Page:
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On This Day: 23rd Amendment Ratified, Granting District of Columbia Vote in Presidential Election

March 29, 2012 05:00 AM
by findingDulcinea Staff
On March 29, 1961, the 23rd Amendment was ratified, granting residents of the District of Columbia to vote for electors in presidential elections for the first time.

District of Columbia Voting Rights

The Constitution granted each state the right to choose electors for the presidential election and to elect representation for the House of Representatives and the Senate. The District of Columbia, however, is a federal territory that since 1801 has been under the control of the U.S. Congress. It did not, therefore, have the same rights as states, including the right to vote in federal elections. 

In June 1960, Congress approved a constitutional amendment that allowed the district to take part in presidential elections. It fixed the number of electors for the district to the number awarded to the smallest state, which was and remains three.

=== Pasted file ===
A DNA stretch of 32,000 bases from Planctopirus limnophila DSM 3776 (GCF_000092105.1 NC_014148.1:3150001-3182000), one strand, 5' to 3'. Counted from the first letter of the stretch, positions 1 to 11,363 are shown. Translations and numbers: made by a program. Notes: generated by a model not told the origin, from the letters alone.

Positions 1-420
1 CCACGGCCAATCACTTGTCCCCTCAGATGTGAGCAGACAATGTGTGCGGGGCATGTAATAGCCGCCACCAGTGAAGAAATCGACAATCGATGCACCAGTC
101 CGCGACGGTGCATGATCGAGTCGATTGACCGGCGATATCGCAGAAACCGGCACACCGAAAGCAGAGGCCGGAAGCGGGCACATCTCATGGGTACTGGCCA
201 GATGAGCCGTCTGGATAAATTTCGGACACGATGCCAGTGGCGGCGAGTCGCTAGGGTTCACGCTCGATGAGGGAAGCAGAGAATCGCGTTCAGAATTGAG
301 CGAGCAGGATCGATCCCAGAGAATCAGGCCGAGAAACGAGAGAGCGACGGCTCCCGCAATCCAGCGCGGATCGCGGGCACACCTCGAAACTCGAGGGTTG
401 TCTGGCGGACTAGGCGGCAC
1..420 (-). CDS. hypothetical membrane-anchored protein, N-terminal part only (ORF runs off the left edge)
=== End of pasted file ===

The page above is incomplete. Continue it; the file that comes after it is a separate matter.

The amendment was ratified in just over nine months, the second fastest ratification of an amendment. It was supported everywhere but the South, where only one state—Tennessee—ratified it. A March 1961 article in The New York Times explained that Southern leaders feared “the district’s 54 per cent Negro population would reduce Southern political power that much more at national conventions.” 

Though the amendment allowed the district to partake in the presidential elections, it did not grant the district representation in Congress. In 1978, Congress passed an amendment for the District of Columbia to “be treated as though it were a State,” with full representation in Congress. The District of Columbia Voting Rights Amendment was ratified by just 16 of the necessary 38 states before expiring.

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